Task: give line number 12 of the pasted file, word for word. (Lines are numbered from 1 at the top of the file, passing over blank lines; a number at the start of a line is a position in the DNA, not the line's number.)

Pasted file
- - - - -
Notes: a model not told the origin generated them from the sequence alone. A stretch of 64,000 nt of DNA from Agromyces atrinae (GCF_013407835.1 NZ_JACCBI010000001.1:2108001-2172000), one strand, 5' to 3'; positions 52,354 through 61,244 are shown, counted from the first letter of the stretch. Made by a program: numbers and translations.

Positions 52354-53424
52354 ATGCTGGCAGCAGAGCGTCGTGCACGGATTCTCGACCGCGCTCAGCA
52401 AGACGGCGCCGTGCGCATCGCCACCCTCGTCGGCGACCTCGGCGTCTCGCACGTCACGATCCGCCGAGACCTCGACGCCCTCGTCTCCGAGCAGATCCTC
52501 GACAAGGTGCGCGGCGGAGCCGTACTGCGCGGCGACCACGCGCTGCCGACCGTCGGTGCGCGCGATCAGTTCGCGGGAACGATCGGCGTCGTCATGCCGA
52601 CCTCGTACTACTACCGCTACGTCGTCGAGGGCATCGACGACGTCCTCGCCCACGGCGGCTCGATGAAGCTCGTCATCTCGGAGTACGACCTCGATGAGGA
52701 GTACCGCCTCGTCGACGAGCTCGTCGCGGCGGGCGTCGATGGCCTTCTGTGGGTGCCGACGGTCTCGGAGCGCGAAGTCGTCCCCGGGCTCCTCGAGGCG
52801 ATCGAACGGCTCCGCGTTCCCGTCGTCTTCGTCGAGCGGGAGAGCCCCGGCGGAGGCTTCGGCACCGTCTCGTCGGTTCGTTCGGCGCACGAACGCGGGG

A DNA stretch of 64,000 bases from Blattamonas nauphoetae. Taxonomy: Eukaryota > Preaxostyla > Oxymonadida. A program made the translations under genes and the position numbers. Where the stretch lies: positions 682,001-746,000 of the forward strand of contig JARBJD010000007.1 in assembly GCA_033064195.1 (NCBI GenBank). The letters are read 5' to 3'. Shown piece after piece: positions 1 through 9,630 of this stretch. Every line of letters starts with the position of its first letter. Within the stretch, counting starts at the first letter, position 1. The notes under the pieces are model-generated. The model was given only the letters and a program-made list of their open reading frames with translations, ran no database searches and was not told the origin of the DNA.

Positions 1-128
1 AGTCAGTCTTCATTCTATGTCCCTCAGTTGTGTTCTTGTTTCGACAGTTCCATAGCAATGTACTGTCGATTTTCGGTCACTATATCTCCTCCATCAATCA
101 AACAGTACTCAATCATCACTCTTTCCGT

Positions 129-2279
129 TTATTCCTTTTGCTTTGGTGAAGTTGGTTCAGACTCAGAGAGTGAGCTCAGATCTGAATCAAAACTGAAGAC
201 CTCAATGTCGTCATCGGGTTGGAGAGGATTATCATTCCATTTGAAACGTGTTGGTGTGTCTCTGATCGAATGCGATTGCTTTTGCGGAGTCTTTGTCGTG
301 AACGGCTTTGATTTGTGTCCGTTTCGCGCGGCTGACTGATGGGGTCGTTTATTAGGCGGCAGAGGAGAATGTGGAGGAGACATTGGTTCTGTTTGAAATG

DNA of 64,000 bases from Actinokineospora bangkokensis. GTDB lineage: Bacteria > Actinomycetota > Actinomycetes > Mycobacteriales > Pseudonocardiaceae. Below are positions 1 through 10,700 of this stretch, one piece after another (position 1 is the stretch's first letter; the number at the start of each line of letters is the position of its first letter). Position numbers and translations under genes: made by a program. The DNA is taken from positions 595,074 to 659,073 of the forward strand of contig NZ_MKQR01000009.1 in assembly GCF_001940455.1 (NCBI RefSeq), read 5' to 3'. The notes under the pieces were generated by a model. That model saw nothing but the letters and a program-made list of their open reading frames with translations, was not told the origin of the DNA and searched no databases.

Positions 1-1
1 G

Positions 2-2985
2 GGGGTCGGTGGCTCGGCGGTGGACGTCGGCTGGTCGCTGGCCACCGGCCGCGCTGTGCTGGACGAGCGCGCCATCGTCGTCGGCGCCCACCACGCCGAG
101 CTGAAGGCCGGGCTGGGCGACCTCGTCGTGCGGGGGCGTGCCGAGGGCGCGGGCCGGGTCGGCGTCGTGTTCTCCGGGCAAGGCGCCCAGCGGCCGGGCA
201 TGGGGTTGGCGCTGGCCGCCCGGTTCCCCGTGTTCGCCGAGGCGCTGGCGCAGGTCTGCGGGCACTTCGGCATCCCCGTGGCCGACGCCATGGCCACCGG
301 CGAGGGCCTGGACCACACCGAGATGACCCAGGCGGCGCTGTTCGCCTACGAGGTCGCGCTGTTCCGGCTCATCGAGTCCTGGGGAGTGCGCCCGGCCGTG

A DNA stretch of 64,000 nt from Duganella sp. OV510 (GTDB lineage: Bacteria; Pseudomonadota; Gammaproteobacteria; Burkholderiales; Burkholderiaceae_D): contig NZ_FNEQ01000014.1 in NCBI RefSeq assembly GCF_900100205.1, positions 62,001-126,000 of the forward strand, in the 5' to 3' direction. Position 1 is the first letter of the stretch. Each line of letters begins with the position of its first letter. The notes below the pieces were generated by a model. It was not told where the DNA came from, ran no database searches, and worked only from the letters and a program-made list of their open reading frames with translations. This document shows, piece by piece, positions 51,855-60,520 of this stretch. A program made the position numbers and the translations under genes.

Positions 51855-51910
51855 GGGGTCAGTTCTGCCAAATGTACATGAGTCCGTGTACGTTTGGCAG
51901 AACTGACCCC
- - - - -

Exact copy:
101 AACAGTACTCAATCATCACTCTTTCCGT